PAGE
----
In Canada, the Canadian Bankruptcy and Insolvency Act (BIA) is federal legislation enacted to allow “honest but unfortunate debtors” a chance to make a fresh financial start. In other words, it’s a legal process designed to give help someone start over with a clean slate financially should they find themselves overwhelmed by too much debt.
Bankruptcy protection is only available through the services of a licensed bankruptcy trustee. When you file for bankruptcy, your trustee takes over your assets (with the exception of certain exemptions which differ from province to province). The trustee then sells those assets and divides the money between your creditors.
In order to be able to file for bankruptcy, you must meet the following criteria:
- You must owe at least $1,000.
- You are not be able to make your payments as they come due.
- You do not have sufficient assets to pay off your debt.
Generally speaking, the upside of bankruptcy is that it doesn’t affect your employment, it lets you cease making payments to unsecured creditors, it prevents your wages from being garnished, and it stops the harassment of collection calls and legal proceedings.
However, while bankruptcy may seem to be a straightforward solution to your financial problems, it isn’t a process to be taken lightly. In addition to surrendering your assets to your trustee, you will also have to meet other obligations set forth by the government:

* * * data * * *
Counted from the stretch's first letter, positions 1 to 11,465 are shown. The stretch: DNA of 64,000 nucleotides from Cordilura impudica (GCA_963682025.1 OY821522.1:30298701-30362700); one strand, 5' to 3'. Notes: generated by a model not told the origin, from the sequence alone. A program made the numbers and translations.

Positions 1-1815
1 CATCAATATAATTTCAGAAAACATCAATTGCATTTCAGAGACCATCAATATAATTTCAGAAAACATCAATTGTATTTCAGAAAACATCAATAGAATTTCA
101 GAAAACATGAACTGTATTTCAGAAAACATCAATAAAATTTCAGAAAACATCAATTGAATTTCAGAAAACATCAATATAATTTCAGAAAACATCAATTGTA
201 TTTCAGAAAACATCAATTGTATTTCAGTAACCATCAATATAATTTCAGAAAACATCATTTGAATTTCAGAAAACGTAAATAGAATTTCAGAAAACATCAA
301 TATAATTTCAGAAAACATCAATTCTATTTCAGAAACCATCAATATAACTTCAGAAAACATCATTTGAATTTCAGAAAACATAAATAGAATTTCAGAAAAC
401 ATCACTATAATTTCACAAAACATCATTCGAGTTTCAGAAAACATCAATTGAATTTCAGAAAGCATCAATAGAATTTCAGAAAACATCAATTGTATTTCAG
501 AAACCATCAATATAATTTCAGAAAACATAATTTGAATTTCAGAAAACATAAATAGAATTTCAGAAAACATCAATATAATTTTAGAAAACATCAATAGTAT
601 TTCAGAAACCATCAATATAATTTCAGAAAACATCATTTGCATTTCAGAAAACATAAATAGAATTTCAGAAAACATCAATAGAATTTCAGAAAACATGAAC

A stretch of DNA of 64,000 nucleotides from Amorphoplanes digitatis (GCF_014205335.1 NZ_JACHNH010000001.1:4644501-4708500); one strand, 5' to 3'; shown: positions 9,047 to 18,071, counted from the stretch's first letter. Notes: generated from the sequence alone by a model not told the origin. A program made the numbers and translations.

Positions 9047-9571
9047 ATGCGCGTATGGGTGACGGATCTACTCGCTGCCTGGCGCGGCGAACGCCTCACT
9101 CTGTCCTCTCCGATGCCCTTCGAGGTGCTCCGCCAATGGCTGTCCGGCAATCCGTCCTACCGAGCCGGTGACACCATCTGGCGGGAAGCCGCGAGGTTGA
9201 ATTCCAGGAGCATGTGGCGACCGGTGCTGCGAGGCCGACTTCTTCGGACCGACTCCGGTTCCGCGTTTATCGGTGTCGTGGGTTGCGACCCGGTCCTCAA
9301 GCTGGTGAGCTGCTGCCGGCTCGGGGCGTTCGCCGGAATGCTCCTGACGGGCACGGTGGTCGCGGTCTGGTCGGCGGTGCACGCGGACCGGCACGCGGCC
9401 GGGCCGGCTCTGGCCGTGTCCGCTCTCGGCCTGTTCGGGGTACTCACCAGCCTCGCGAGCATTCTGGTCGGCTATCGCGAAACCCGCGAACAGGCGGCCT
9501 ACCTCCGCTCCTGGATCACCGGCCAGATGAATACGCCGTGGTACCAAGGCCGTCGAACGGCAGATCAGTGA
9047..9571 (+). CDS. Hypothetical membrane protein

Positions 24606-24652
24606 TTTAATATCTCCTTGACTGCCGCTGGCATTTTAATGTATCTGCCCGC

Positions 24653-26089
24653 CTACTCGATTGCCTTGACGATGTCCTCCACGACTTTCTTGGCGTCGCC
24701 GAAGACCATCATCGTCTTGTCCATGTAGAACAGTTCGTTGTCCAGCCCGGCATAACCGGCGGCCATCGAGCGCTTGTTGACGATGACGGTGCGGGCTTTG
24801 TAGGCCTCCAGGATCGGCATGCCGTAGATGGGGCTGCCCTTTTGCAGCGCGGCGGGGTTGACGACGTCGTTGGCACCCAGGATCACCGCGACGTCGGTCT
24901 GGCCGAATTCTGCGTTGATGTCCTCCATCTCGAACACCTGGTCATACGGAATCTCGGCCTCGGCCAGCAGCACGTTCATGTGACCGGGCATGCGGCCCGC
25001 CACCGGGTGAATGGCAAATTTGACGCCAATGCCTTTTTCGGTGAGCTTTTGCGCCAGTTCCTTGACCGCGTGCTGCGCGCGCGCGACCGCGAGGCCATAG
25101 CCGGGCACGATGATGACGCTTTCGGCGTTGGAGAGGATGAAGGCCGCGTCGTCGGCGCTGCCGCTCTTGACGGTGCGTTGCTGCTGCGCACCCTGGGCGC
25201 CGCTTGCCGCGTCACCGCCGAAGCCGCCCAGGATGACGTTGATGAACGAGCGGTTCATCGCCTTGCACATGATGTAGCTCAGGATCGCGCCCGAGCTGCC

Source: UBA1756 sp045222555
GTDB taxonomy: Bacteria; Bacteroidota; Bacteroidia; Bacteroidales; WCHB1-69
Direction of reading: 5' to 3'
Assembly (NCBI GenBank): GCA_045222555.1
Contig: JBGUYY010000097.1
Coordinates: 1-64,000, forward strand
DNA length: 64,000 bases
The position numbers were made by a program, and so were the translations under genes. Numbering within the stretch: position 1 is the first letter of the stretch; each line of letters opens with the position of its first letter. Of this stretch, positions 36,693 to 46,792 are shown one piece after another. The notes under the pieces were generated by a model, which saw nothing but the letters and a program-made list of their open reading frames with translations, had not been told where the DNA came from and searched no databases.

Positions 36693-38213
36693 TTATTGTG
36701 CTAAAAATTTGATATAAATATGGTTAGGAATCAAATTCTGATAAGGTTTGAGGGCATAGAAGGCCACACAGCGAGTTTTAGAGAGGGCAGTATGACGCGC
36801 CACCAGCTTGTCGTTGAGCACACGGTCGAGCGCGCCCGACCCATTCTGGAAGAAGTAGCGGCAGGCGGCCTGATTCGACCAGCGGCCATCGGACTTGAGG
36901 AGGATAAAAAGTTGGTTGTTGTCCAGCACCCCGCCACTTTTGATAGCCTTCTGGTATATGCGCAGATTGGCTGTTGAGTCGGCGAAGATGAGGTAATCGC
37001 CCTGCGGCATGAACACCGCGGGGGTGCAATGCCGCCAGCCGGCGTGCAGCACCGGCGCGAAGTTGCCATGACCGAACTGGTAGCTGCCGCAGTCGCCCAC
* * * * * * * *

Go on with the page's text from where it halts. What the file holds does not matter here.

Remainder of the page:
- You must give up all your credit cards.
- You must attend two financial counselling sessions during your bankruptcy term.
- You must file monthly statements of income and expenses to your trustee for the duration of your bankruptcy period.
- You may be required to make surplus income payments to your trustee each month that you’re in bankruptcy. Surplus income payments are determined according to set rules depending on your level of income and number of dependents. These payments will be distributed to your creditors.
In addition, if you’re considering bankruptcy as a possible solution to your financial situation, you should also be aware of the following:
- Not all debts are released by bankruptcy. If you are paying child or spousal support, those payments will continue. Certain student loans, debts arising from fraud, and court fines are also not included in a bankruptcy and must still be paid in full.
- If your employment requires you to be bonded, bankruptcy could make it more difficult to obtain bonding.
- Filing for bankruptcy will have a negative impact on your credit rating. It will remain on your record for approximately seven years after you complete your bankruptcy term.
The length of time you will be in bankruptcy varies depending on your circumstances. If this is your first bankruptcy, you have no surplus income, and you meet all of your obligations, you’ll receive an automatic discharge after nine months. If you do have surplus income, you’ll be required to make payments for an additional 12 months after that. For second-time bankrupts, the term is 24 months if you have no surplus income, and 36 months if you do.
To determine whether you’re eligible to declare bankruptcy in Ottawa and the sorrounding areas —or if doing so is even your best option—you’ll need to speak with a licensed bankruptcy trustee. At Doyle Salewski, your first consultation is free, confidential, and carries no obligation, so call one of our professionals today, and let us help you find your path to financial relief.